(297b) Self-Sustained Oscillations in the Flow of a Suspension through a Capillary Network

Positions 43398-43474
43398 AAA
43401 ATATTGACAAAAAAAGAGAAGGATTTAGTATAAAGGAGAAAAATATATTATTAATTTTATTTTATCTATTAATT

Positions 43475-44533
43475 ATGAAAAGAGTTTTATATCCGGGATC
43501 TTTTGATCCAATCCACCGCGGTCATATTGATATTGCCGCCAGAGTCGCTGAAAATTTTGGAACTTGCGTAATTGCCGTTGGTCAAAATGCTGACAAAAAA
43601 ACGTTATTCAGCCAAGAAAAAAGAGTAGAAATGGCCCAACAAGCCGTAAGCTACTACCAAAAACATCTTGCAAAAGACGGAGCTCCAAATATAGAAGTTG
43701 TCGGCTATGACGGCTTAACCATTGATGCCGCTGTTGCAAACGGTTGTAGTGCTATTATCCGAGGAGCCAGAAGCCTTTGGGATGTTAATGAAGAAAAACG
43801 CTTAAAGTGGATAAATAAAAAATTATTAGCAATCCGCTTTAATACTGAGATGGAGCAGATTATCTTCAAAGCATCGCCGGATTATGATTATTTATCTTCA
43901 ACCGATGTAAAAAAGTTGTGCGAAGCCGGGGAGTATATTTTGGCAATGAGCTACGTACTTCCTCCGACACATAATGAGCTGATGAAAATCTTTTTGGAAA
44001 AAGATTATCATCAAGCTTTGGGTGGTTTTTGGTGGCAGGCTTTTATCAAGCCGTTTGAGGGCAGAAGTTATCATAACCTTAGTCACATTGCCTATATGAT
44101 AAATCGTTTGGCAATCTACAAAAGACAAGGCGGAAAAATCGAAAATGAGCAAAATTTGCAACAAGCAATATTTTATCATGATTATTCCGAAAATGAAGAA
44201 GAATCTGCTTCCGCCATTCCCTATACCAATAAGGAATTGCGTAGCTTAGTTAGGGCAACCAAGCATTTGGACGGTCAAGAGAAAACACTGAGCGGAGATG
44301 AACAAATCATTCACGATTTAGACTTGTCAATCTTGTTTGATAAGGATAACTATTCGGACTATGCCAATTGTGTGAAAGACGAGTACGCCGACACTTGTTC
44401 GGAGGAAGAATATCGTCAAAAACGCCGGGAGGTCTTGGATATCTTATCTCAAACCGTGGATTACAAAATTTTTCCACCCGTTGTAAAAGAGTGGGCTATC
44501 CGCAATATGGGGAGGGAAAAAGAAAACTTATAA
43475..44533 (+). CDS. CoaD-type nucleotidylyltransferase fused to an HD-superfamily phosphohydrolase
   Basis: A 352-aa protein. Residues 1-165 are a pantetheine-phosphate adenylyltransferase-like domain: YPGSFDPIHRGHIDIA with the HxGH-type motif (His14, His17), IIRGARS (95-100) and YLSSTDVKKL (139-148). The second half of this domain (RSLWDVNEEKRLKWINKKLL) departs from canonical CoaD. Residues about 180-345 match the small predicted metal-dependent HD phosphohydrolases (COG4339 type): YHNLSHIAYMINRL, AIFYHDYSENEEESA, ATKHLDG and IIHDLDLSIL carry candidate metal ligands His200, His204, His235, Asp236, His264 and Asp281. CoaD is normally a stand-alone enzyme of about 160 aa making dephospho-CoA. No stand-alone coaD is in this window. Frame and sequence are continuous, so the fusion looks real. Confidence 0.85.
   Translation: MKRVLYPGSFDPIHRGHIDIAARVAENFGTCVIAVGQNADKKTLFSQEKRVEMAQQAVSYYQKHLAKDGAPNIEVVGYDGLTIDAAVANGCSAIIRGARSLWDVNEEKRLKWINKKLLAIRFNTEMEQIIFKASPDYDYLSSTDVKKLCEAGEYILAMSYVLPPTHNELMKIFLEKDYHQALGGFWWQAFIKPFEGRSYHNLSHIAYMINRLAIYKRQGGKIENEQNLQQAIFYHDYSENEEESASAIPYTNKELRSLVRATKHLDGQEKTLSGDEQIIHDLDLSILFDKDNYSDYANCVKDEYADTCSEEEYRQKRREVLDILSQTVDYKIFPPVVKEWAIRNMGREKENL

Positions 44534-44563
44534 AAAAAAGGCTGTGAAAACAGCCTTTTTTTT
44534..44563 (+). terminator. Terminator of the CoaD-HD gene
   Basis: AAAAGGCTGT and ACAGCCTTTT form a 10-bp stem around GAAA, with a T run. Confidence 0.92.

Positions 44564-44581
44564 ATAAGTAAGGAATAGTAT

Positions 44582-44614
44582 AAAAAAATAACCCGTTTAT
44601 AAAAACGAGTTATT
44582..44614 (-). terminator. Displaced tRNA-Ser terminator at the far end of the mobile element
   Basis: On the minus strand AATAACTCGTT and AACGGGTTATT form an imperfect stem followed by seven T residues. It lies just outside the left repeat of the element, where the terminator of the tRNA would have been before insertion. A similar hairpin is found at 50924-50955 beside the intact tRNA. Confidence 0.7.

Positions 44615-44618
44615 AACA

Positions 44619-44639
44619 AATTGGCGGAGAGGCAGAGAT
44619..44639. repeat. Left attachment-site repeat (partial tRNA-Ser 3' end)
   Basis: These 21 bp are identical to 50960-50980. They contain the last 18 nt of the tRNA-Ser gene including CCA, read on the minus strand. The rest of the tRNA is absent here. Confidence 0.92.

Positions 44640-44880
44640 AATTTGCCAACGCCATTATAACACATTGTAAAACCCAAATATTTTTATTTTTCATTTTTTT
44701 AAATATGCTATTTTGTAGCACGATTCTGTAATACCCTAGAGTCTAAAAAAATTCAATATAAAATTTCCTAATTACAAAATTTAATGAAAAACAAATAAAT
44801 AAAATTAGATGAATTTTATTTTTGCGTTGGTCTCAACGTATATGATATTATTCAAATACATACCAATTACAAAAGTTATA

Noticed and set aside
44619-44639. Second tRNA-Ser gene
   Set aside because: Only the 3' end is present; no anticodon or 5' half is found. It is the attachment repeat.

A numerical method is implemented for computing the unsteady flow of a suspension through a capillary tube network. The evolution of the local particle concentration along each network segment is computed by integrating in time a convection equation. Boundary conditions for the particle concentration at a bifurcation arise from a partitioning law. Data on the tube to discharge hematocrit ratio and effective viscosity are either borrowed from the literature or computed using a boundary-element method for Stokes flow. The continuum model is validated for the case of blood flow through a microvascular capillary network by comparison with a discrete model where the motion of the individual particles is followed through the network. Simulations for a tree-like network reveal a supercritical Hopf bifurcation yielding self-sustained oscillations for red blood cells and suspensions of rigid, spherical particles. A phase diagram is presented to establish conditions for unsteady flow.